The argument of this book is that the complacent acceptance of the desktop "personal" computer in almost every aspect of modern life is masking the degree to which computerization and computer networking are transforming not just the activities and instruments of human affairs, but also their structure and practice. As they become familiar, indeed ubiquitous components of appliances, communication, work processes, organization, and management, computers are increasingly regarded as no more than exceedingly capable and complex tools. And humans seem always to regard what they have made as something that they can therefore control. That our history has been shaped by the form and use of our tools in ways totally unanticipated by their inventors is, as always, conveniently forgotten.
It is not surprising that the ordinary person hardly pauses to reflect on the rapidity and scope of the transformation of social structures and culture that are resulting from the widespread acceptance of the digital computer. There seems to be little doubt about the value of collecting and indexing more information than any one of us could possibly scan, let alone digest, in a lifetime; of instant and virtually unimpeded global communication; or of automating difficult and complex industrial operations. Modern societies have made a totem of their hardware, cloaking dependence by transforming what it is necessary to own into what it is merely desirable to have, and disguising the imperatives of compliance as no more than a set of operating rules.
As the computer has passed from novelty to ubiquity, one of the most identifiable characteristics of its reconstruction of the human world has been a flood of accompanying propaganda that verges on adoration. Newsstands are filled with magazines tutoring us on the latest trend in software, the most appropriate hardware, the latest modes of interconnection, while newspapers report with breathless earnestness the new levels of empowerment to be reached with the technological breakthrough of the week. Their idols, and perhaps ours, are the visionaries of Intel, of Xerox PARC and Apple, of Lotus and the Internet, who pulled the digital computer out of their technological temples and onto the desktop. And floating above it all, you find the techno-metaphysicians in search of a larger, more profound meaning to it all: the Tofflers and their "third wave" and the "informatic society," Bruce Mazlish and the "fourth discontinuity," and the wizards of the world of artificial intelligence in peripatetic pursuit of a machine "who" really thinks.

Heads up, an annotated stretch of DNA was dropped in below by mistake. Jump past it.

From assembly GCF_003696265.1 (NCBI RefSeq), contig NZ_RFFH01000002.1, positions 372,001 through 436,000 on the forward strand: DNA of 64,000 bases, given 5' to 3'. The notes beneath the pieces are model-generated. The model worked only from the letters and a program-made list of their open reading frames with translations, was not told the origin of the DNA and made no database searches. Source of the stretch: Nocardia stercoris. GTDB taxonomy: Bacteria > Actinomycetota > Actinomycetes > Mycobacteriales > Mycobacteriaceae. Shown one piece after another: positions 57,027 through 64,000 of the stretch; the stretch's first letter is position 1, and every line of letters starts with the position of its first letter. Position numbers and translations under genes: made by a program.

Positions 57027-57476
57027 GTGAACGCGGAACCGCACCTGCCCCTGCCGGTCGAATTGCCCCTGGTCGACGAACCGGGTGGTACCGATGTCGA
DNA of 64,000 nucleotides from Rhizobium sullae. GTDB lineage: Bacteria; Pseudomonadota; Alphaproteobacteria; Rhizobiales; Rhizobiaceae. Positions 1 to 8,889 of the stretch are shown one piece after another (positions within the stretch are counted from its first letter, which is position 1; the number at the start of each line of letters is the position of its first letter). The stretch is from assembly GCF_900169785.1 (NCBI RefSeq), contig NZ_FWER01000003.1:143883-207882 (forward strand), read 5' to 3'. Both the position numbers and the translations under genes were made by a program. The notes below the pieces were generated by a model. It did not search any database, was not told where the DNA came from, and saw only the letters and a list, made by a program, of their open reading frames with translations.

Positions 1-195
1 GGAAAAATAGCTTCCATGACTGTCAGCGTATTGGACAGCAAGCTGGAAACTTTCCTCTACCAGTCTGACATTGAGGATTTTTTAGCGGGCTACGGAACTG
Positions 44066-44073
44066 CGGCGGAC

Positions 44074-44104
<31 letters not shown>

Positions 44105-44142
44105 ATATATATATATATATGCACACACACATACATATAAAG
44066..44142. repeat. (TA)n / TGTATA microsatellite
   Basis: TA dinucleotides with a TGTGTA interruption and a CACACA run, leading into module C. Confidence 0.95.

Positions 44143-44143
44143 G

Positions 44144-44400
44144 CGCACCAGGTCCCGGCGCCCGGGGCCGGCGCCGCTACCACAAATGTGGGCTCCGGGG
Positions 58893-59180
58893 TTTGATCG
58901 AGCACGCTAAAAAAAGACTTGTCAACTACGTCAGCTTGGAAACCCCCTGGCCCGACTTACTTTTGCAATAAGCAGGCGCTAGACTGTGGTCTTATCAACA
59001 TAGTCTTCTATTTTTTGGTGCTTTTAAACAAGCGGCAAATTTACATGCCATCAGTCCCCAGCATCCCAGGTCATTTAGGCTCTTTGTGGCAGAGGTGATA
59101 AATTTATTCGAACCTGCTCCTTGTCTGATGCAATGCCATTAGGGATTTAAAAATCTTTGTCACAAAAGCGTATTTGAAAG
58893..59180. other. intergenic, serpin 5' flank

The remarkable clockwork automata of the eighteenth century were capable of inspiring a fascination bordering on awe in a mechanical age when even the human body was regarded as perhaps little more than an elaborate machine. And in a later age of electronics and information, so were the huge mainframes of the early days of computing--remote, forbidding, and, perhaps, capable of taking over human societies through their superior intelligence and calculated rationality.
The early fear of computers was focused on the idea of large, discrete, immensely powerful thinking mechanisms, run by mysterious engineers in white coats, capable of becoming autonomous decision makers if not closely watched and supervised, and possibly of acting through our centralized and hierarchical institutions to take control of human affairs. What was not anticipated was that simplified robots would be employed everywhere as standard production machines, and that smaller, cheaper, more flexible, and more adaptable electronic digital computers--more powerful and more intricately networked than their inventors could ever have imagined--would be common tools in every business and office, moving into almost every school, and familiar, if not present, in almost every home.
Large, centralized computers are now on their way to becoming specialized rarities, and it is the movement of smaller, more adaptable, and far less expensive "computers" onto desktops and into increasingly smart "machines" (seemingly harmless and hardly remarked upon) that is becoming the agent of transformation, altering not only the range and scope of decisions and choices but the methods and processes by which they are made.
Of even greater importance is the rapid growth of interconnecting networks of communication and information, created by the new capabilities and supported by them, which are bypassing both the structure of centralized institutions and the controls, internal and external, that developed to direct, manage, and regulate them.